Weekly Energy Market Updates by Region - Archive




Issue week: December 10th, 2020  (Wk 50)





WEST Demand in California has been relatively soft, thanks to mild temperatures and the implementation of new stay-at-home orders. Meanwhile, strong hydro generation in Oregon has limited the upside in Day Ahead prices there. Since the beginning of December, Day Ahead prices in SP15 and Mid-C have aver-aged around $39/MWh and $29/MWh, respectively. In contrast, forward prices have increased as additional supply issues in Arizona and Nevada pose signifi-cant risks for next summer. Consequently, the fear premium has been priced back in and driven up prices for all of 2021 and Q3 in particular.

ERCOT  Gas prices have recovered in the front of the curve to lend addi-tional support to term prices, particularly for CY2021. This week, real-time prices have settled in the low-to-mid-$20s/MWh in all load zones save the West, where they have been clearing in the mid-$40s/MWh because of congestion in the late-night and morning-ramp hours. The ORDC adder is still minimal for the month.

EAST Load has been strong in ISO-NE as cloud cover, weak winds, and snow covering solar panels have boosted demand. RT prices have become more vol-atile than normal this week and are averaging $33.25/MWh, up by $17/MWh from last week. The DA average is also higher than last week by $9/MWh at $29.43/MWh. Over in PJM, NYISO, and MISO, prices have held steady in the mid $20s/MWh over the past few weeks.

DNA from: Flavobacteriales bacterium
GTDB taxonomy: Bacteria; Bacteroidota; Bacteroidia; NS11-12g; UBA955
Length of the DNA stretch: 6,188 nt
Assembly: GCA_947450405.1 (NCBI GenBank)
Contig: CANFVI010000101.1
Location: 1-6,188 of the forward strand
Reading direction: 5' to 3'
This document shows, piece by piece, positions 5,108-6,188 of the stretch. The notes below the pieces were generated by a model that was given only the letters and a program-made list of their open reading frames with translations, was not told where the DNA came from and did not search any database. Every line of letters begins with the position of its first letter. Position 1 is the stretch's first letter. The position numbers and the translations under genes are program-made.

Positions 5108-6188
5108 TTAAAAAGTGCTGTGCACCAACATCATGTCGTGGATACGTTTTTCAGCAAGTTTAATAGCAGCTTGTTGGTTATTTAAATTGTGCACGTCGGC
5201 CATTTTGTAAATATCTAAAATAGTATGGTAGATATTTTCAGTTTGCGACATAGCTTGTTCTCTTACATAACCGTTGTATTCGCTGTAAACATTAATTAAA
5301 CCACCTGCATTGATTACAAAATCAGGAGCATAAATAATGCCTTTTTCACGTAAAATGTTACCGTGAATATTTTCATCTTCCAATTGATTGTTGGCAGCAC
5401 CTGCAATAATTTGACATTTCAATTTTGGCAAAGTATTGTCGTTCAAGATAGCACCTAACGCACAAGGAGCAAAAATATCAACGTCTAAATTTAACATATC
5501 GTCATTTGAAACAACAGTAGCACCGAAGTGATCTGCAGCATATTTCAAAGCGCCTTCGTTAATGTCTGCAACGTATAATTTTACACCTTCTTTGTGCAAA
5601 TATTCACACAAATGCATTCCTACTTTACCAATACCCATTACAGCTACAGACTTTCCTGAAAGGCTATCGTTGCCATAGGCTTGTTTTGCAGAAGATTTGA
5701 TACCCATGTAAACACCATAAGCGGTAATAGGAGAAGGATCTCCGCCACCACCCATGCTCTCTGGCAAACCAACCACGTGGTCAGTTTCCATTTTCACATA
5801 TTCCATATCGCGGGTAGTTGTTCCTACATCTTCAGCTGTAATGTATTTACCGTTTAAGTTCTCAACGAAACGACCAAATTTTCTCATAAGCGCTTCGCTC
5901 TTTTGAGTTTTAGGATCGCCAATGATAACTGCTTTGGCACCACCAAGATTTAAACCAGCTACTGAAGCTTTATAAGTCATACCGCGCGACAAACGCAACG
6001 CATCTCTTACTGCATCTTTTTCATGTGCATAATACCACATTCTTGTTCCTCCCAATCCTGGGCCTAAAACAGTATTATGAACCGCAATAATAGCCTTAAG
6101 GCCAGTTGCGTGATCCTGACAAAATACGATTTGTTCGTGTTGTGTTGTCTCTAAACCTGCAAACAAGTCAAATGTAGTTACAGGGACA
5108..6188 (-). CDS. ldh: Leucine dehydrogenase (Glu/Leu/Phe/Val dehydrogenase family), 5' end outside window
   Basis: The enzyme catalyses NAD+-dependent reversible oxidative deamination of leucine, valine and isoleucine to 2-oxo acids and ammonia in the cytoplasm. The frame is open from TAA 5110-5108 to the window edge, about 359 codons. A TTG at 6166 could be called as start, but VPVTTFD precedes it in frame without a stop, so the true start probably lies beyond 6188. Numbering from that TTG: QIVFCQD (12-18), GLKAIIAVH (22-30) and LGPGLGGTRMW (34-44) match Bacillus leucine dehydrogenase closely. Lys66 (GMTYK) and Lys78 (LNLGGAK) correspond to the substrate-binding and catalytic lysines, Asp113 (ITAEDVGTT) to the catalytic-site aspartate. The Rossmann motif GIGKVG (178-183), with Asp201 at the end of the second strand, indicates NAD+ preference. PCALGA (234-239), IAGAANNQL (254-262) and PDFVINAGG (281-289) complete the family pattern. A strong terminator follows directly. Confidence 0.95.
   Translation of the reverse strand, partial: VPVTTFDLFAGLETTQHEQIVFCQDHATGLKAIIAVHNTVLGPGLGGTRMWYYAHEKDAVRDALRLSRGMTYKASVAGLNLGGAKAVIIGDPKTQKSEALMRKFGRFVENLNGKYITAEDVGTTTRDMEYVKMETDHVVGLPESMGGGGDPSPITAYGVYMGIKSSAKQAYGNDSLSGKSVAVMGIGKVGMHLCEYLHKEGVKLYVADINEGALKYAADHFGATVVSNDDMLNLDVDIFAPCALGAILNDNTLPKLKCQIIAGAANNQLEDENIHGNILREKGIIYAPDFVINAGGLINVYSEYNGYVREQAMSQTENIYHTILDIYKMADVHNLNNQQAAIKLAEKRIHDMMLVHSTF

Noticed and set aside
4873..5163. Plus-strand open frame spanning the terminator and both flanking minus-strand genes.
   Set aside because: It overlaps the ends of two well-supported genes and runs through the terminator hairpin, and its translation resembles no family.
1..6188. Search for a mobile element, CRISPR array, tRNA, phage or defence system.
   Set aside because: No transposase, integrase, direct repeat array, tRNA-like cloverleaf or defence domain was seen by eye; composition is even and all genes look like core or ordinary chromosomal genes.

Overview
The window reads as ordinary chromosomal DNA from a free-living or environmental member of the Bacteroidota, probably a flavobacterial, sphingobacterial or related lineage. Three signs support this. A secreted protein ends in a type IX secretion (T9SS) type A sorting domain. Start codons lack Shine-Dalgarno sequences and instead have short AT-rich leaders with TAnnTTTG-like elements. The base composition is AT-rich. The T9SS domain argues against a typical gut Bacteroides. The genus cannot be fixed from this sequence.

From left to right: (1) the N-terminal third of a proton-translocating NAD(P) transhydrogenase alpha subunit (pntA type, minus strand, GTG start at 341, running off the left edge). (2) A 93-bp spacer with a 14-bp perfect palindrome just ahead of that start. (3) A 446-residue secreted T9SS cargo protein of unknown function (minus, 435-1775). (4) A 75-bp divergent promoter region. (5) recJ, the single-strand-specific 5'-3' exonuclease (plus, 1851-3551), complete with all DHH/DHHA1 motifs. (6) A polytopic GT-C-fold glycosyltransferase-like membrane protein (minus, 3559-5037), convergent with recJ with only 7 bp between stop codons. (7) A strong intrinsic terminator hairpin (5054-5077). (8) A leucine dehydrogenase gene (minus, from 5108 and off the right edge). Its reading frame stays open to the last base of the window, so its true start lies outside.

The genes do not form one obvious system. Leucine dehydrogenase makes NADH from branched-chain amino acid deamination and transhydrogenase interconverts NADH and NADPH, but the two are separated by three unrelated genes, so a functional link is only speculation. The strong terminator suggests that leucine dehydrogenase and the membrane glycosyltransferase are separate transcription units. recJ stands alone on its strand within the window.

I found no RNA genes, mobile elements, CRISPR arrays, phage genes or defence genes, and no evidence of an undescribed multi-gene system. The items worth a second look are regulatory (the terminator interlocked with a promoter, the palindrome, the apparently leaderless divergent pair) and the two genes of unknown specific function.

Now that the U.S. Senate has confirmed Mark Christie (R) to join the recently sworn-in Allison Clements (D) as Commissioners on the Federal En-ergy Regulatory Commission (FERC), the commis-sion will soon have its full complement of five Com-missioners after nearly two years of top vacancies due to various bipartisan controversies. Both new Commissioners bring a wealth of valuable insight. Ms. Clements has two decades of public and pri-vate experience in dealing with grid policy and regu-lation, including time as president of Goodgrid LLC, an energy policy and strategy consulting firm that she also founded. Before serving as Chairman of the Virginia State Corporation Commission, Mr. Christie was president of the Organization of PJM States, Inc., where he also served on the board for more than a decade.

Although FERC requires a quorum of only three Commissioners for almost any decision, the full slate is surely welcome as the body retools to carry out the energy policy of the incoming administration of President-Elect Joe Biden, especially in this un-precedented year, which has seen some shakeups at FERC. Chairman Neil Chatterjee was recently demoted in favor of Commissioner James Danly, and it is reasonable to assume that Danly’s position will last only until Biden takes office and presumably appoints either Clements or Commissioner Richard Glick, also a Democrat, to the top spot. Changes in energy policy or how FERC will operate under the new administration remain to be seen, but Christie’s addition should ultimately provide more balance, which should enable more efficient decision making as the commission tackles the long list of pending policy decisions that await.




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